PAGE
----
About 15 years ago I walked into an art gallery in the quaint town of Germanton, NC. As the heavy door closed behind me so did the bright October light outside.
When my eyes adjusted to the soft light and beauty, I felt I’d slid down an exceptionally nice rabbit hole.
Bottles of wine laden with award winning medals beckoned me to their counter but it was only 10 o’clock so I sashayed through the aisles of local and world renowned art while listening to beautiful Celtic & Indian music.
David Simpson peeked out of the back with a Cheshire cat grin and welcomed me to his Wonderland. It was the first of many visits to Germanton Art Gallery. I would pop in periodically over the years to check out the latest art, buy a bottle of wine, or just talk. We have a similar interest - his Lumbee Indian heritage, my Cherokee and — a mutual love of history.
David and Judy Simpson own Germanton Art Gallery, established in 1981. They are lovers and creators of art, gentle activists of the land who advocate preserving the earth’s resources and — they grow some mighty fine grapes.
We moved back to Charleston 6 years ago, but I still keep up with David via Facebook and visit when we are in the area. I love to share his jewel in the hills and took a friend with me on a return trip 2 years ago. David was piddling around and getting ready for an art show, possibly their annual Plein Air exhibit.
Per usual as we browsed David filled me in on the dispositions of various artists’.
While doing so his eyes lit up and he said, “You need to come look at this!” He led us to his frame shop in the back and stopped. “It’s a Lakota/Sioux medicine man’s war bonnet,” he told me pointing to a full Indian headdress cascading off of a frame. He smiled when he saw my mouth drop. I was totally awestruck. There was a bison skull cap, eagle feathers affixed to a French fur trader blanket, U.S. Calvary buttons were sewn onto the blanket and tied to the right horn, intricate bead work was across the front band and lastly, Porcupine quills spaced between the two horns which means it was worn in battle.
“Where in the world did you get this?” I asked him.
“I frequently displayed paintings of my friend and painter Gordon Phillips. Gordon was a painter of all things American west and later in life - depictions of Civil War life. Gordon actually lived with the Sioux Indians on their reservation in South Dakota for a time, he painted tribal members and depictions of the Sioux lifestyle during that period. Because of rising crime on the reservations, elders were hiding and selling many artifacts to keep them out of the hands of thieves.
This headdress was a trade during this time of his life with the Sioux. Gordon had quite a historical collection at his home. Gordon noticed how fond I was of the headdress when I was visiting him once and told me that if I sold a significant piece of his work that he would give it to me. I didn’t think anything more of it. Well, apparently a piece that I’d shown a friend sold a bit later.
The headdress makes it home!
Not too long after Gordon died, my shop door opened and his son walked in with a box. He placed the box on the counter and said: “My dad said this is yours.”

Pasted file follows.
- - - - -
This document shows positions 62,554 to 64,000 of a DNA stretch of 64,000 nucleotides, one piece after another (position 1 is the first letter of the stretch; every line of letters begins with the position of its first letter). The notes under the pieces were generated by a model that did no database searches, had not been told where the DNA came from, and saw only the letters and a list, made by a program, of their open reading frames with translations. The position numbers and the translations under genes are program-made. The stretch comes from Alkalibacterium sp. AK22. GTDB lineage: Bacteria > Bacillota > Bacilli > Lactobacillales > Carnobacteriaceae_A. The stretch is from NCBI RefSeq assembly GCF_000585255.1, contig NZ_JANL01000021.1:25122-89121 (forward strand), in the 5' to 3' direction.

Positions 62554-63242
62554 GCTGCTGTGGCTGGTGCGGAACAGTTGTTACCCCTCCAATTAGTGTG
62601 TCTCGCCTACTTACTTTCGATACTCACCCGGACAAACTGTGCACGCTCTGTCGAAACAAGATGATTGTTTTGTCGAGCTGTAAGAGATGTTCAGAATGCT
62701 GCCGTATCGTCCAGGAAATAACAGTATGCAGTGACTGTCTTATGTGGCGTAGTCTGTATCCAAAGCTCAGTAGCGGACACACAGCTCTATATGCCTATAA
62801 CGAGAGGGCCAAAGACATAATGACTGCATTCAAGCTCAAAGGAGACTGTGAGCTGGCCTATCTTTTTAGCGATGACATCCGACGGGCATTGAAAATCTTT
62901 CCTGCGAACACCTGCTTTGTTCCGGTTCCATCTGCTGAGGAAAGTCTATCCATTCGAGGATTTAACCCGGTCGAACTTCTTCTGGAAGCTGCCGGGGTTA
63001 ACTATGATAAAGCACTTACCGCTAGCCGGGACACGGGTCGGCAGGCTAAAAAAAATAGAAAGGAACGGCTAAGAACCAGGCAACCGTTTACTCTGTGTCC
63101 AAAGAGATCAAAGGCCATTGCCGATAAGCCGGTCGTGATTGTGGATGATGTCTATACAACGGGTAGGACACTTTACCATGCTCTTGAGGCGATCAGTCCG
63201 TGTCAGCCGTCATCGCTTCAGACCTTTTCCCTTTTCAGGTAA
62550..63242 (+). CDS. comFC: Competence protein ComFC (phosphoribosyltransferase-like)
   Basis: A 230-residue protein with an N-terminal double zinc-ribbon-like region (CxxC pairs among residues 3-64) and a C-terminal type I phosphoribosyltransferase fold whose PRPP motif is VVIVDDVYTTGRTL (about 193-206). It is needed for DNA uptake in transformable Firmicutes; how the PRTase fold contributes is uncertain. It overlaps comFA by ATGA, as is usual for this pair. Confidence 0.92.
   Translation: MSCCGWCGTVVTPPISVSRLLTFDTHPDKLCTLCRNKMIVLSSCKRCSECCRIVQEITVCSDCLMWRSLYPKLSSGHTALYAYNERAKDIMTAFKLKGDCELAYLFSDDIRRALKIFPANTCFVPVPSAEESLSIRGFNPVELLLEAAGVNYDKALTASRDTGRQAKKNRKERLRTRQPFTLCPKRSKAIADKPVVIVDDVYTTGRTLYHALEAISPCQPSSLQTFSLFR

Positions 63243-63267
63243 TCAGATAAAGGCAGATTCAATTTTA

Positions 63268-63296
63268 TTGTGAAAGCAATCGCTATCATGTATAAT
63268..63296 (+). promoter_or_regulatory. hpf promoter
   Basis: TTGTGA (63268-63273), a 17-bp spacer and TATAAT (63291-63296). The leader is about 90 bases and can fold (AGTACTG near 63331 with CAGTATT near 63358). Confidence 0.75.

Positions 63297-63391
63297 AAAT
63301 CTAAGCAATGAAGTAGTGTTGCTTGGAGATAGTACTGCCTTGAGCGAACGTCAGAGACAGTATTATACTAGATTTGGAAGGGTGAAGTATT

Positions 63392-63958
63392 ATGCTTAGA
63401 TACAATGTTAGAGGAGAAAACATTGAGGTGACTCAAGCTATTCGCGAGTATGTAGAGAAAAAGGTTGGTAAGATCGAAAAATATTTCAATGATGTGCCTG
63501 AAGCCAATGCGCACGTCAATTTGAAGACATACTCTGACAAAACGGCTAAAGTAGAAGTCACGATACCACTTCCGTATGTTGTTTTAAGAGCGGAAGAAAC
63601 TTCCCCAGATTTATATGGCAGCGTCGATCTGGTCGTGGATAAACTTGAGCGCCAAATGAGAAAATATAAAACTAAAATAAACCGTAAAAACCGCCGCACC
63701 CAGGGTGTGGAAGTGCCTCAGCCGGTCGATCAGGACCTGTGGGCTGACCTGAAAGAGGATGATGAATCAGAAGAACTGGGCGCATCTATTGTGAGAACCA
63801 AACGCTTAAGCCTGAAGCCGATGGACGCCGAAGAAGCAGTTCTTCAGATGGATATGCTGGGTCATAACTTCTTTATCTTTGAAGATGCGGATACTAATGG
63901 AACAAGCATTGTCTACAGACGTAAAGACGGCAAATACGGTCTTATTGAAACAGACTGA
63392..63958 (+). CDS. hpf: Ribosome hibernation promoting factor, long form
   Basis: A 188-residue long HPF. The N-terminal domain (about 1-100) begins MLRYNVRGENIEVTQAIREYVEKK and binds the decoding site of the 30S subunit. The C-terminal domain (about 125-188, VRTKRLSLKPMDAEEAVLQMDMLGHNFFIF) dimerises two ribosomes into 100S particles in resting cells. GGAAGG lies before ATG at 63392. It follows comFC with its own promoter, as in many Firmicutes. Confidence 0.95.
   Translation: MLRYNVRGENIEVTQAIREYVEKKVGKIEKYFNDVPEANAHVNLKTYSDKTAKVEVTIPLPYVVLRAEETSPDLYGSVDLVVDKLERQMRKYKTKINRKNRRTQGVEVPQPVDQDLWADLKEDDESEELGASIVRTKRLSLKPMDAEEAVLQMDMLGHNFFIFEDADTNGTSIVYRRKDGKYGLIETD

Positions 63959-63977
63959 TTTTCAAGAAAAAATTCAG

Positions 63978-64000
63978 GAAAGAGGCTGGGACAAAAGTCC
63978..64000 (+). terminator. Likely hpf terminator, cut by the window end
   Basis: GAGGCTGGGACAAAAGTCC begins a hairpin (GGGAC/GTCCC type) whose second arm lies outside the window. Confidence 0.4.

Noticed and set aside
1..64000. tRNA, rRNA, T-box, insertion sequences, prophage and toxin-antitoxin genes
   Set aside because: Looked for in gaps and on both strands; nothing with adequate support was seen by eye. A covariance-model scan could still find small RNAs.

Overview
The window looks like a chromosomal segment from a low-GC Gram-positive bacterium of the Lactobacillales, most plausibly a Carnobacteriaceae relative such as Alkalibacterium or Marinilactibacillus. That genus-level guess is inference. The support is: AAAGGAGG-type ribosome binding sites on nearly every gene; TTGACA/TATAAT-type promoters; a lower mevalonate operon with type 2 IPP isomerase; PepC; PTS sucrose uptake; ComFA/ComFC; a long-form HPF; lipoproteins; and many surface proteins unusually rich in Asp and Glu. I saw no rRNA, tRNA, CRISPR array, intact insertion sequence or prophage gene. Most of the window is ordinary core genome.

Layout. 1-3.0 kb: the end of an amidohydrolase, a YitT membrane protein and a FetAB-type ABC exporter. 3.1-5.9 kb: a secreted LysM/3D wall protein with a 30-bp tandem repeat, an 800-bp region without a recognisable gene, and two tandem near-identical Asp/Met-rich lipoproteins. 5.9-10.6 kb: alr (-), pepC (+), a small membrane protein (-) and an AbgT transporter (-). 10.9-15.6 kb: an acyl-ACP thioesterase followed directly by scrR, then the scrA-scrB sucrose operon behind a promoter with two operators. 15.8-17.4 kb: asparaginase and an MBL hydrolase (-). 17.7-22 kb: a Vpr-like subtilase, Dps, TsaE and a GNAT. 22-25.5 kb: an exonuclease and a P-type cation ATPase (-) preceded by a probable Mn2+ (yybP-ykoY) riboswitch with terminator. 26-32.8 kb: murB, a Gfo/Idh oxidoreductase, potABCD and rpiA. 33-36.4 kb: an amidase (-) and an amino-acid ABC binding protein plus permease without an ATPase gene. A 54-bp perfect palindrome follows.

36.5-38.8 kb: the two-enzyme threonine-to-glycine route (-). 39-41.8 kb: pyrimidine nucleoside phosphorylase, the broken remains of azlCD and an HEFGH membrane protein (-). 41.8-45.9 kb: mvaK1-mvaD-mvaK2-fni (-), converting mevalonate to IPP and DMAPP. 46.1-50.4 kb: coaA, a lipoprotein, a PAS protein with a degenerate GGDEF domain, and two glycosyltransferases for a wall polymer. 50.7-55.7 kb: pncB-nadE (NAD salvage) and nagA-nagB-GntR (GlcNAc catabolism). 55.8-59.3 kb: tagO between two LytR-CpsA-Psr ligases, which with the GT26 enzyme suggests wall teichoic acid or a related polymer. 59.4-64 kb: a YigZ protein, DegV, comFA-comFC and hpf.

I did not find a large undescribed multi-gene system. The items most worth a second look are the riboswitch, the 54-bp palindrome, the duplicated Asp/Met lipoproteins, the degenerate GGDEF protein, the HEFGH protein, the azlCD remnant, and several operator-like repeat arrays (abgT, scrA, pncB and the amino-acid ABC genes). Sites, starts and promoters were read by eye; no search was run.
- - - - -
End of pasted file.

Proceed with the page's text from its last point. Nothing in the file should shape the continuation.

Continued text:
It was this headdress. Judy and I kept it at the house for a while but discussed returning it to the Sioux nation. We have taken road trips every year and decided this year the headdress was going to return to its native home.
I contacted Aileen Maxwell at NAMU Smithsonian to help up research the headdress’s origin. They, in turn, passed the information on to Emil Her Many Horses who is the Senior curator at the National Museum of the American Indian in Washington D.C.
We can’t thank Emil enough for the research and helping us to find out where the headdress came from. Emil Her Many Horses called one day to tell me that they identified the headdress as belonging to the Sioux nation and then helped us arrange contact with the Heritage Center at Red Cloud Indian School in Pine Ridge South Dakota.
We enjoyed our annual road trip out west with the headdress in the vehicle. It felt so good to hand over this important piece of history to Mary Maxon. It will be restored at the Heritage Center and remain there for an exhibit.”
David sent me an update to the story, the forensic analysis of the headdress! It is determined to be about 150 years old. Check out the link below.
David & Judy Simpson, thank you! I hope your story becomes part of its history. You’ve made the world a better place for me and I hope that the Heritage Center will consider the trail from NC back to South Dakota as part of its history.
As Hurricane Matthew whips up the coast tonight, I finished this essay. I tapped it out slowly throughout the day, savoring gratitude —both mine and possibly of spirits long since gone. It’s kind of staggering to think of the twists and turns in life forged years ahead that allowed me to be in the art gallery at this exact time to participate in this historical event.
I look forward to seeing David and visiting the gallery once again. I hope to take him a signed copy of Charleston’s own Josephine Humphrey’s, “Nowhere Else on Earth.” He will love this story and it’s reference and history to his own native Lumbee heritage.
Preservation of heritage isn’t separatism, it is survival—unique to each culture.